Better Call Saul Moves Toward Its Endgame, Losing Sight of Its Best Assets: TV Review
“Better Call Saul” is, at the start of its two-part final season, still twin shows — a riveting one and one that, even while well-made, can feel like yesterday’s news. The good news for viewers who are interested in the storyline about Jimmy McGill’s slippage into the amoral Saul Goodman, and his dragging of Kim Wexler with him, is that that half of the series is as strong as ever. It continues to make a case for itself as distinct from its predecessor series “Breaking Bad,” and more compellingly grounded in a believable reality. The more mixed result is that this series feels more bound up than ever in trying to draw out connections to “Breaking Bad.” The result is that even as the show moves toward its endgame, it can feel as if it’s looking over its shoulder.
Let’s address, first, what works about this new batch of episodes, launching April 18 ahead of a second (and final) part coming July 11. Bob Odenkirk and Rhea Seehorn’s acting duet is as strong as it’s ever been, drawing on their characters’ histories together. As Jimmy and Kim, the pair have represented two points-of-view on the law and what it can do, perspectives that have mingled and eventually seemed to merge.
Indeed, in the season’s second episode, the pair attempt to put one over on two figures who haven’t been seen since the series’ earliest days, as a stepping-stone in a long-term grift; Seehorn, as the trying-to-be-virtuous attorney Kim, finds herself more enmeshed than ever in her partner’s plans — as if helping this underdog schemer out restores the justice of the universe in the same way a public defender might. She’s genuinely fearsome in her climactic threats to her unhappy marks, drawing upon Kim’s love for performance as well as her growing desperation to win the day. Seehorn remains the discovery of this series — a performer beautifully able to animate the quintessentially human experience of knowing one is making a mistake, and doing it anyway.
And Odenkirk’s performance, throughout “Better Call Saul,” has been next-level; here was a character who seemed, like a piquant spice, to be effectively used in small doses. On “Breaking Bad,” as the central character Walter White’s crooked attorney, he broke the series’ tension, and was a somewhat blunt signifier of the lawlessness. In this new season, he’s worn by the strain of the many plates he spins. Some of the joy has sapped from his chicanery; when he threatens a country-club employee under false pretenses in order to pull off a con, there’s less lightness of foot than there once was. Concealing himself in the club’s locker room, Jimmy twists his body unnaturally, grimacing. The plot is gratifyingly complicated, fun for us at home but — in a rich development for a character whose evolution we’ve been tracking — miserable for Jimmy. (It’s perhaps easy to read more gravity into this season given Odenkirk’s real-life health crisis on the set in filming the final episodes, but that strikes this viewer as an unhappy coincidence; it’s through performance, not real-world circumstances, that Odenkirk sells Jimmy’s exhaustion.)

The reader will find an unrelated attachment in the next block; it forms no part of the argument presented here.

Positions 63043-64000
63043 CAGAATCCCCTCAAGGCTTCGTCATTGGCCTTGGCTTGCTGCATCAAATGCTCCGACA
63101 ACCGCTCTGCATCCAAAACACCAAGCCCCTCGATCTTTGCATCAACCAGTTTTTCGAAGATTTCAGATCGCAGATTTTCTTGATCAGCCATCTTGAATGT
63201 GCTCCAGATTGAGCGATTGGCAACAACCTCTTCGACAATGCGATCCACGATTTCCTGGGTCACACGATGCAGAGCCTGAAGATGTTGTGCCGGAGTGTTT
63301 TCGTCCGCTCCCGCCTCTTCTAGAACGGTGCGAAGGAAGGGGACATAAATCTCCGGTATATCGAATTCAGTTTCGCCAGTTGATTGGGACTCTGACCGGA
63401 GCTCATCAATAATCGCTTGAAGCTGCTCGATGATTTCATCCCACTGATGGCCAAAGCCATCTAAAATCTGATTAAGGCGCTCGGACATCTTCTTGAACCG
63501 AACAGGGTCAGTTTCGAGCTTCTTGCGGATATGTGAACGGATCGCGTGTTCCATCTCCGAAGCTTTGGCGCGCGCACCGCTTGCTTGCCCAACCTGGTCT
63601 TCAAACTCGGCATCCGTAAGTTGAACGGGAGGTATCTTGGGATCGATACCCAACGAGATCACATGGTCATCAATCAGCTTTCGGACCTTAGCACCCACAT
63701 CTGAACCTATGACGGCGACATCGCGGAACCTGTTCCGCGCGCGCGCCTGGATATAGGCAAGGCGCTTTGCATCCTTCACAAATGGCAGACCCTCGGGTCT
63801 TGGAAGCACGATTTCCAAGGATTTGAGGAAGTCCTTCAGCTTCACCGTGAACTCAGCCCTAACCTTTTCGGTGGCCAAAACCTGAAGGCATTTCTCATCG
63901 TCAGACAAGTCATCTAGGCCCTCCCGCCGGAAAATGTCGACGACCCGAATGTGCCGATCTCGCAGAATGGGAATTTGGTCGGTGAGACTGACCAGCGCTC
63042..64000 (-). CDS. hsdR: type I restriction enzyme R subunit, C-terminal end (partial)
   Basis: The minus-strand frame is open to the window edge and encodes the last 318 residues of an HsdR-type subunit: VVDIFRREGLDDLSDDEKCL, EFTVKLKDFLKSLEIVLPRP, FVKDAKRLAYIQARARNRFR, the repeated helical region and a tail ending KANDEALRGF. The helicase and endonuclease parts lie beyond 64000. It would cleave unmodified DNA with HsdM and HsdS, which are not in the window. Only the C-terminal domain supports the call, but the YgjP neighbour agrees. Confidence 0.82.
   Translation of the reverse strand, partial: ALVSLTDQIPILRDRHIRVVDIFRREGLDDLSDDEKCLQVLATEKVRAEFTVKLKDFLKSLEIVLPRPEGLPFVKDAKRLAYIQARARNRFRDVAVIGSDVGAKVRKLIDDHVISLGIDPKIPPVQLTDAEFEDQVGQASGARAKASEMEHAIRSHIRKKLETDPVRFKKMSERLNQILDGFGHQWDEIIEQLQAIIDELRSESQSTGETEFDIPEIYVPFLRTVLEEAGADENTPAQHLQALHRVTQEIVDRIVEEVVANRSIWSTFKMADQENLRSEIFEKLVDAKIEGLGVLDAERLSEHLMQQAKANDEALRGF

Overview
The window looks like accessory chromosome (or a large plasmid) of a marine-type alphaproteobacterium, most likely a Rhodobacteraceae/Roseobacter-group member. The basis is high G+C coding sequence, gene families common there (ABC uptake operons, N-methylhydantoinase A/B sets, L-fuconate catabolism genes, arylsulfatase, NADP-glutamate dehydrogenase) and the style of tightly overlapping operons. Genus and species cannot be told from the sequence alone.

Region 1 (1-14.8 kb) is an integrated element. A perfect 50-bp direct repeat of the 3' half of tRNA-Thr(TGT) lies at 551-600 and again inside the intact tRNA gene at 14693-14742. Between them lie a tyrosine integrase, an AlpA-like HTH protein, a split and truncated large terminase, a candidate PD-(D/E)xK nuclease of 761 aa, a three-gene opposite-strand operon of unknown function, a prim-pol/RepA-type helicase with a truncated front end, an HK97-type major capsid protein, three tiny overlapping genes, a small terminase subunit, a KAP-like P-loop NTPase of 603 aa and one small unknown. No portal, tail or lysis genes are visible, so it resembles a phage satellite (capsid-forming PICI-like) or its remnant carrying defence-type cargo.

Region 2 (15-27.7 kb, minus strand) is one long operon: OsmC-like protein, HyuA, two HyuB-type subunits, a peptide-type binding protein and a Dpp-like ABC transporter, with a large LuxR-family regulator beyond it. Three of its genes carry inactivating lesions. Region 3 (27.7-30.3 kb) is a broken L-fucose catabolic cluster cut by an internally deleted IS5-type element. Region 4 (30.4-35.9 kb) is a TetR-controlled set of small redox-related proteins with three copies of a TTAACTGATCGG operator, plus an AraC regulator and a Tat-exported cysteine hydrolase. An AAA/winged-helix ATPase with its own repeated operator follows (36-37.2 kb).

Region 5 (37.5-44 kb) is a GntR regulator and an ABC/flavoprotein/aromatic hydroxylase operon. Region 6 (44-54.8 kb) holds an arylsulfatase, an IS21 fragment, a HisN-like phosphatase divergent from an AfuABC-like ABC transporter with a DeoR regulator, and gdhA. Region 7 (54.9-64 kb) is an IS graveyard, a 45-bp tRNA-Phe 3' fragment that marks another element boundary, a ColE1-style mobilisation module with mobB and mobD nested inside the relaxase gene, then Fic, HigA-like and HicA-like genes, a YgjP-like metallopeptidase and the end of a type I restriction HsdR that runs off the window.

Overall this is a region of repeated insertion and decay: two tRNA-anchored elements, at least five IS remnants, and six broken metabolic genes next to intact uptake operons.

The only thing wrong with Odenkirk’s performance is beyond his control: There isn’t more of it, and “Better Call Saul” seems reticent to be about what it’s about. On an episode in this new season, Jimmy stops by a restaurant called El Camino — a seeming reference to the stand-alone “Breaking Bad” sequel film released in 2019 — which is an early suggestion of where things are going. There’s ever more indulgence of the tropes and concerns of “Breaking Bad,” a world in which wrongdoing wasn’t confined to small disputes between Albuquerque attorneys but came to encompass vast conspiracies.
Which is where Jimmy, the character, is ultimately headed — and it obviously makes sense to bring him into this world. What frustrates, though, is the angle of approach. On “Breaking Bad,” Bryan Cranston’s Walter came into a universe of criminality that was already fully formed, and his conflict with the likes of Gus Fring (Giancarlo Esposito) fueled drama from the two men’s first moments together. On “Saul,” the formation and coalescing of the state of play on the meth distribution scene has happened entirely parallel to Jimmy’s moral decay, forcing viewers to confront which of these stories feels new and which feels familiar, and not merely from the “Breaking Bad” days.
I’ve written about this mismatch in tones between the two series — the one “Better Call Saul” has been, and the one it’s rushing toward — before, and it’s only grown more pronounced. Perhaps this is just the show applying the story it’s telling to its structure: Jimmy is growing closer and closer to the world of big-time crime, and so its presence looms larger. (I suspect there would have been a way to tell the story of Jimmy falling away from morality and reality without just restaging “Breaking Bad,” but I digress.) It’s hard not to miss the deftness with which old “Saul” operated. Fring, for instance, has never fully felt like a real person — just as, say, Darth Vader didn’t. He operates at iconic scope, which was fine on “Breaking Bad,” which was aiming for opera, not realism. “Better Call Saul” is attempting to show how one man gets from small-time crookery to big-league mania, and maybe the fact of its parts fitting together uneasily suggests it’s a harder task than its creators expected.
Still and all, the show is urgently worth watching for Odenkirk and for Seehorn. Kim’s frustrations, so beautifully played by Seehorn, come to feel like the viewer’s own. Like her, we’re committed to seeing our guy through it all, wherever he goes. But it’s hard not to feel as though he’s choosing a path that cuts off not just Jimmy’s humanity, but what made him interesting, too.
“Better Call Saul,” Season 6, Part 1 premieres Monday, April 18 at 9 p.m. ET/PT on AMC.
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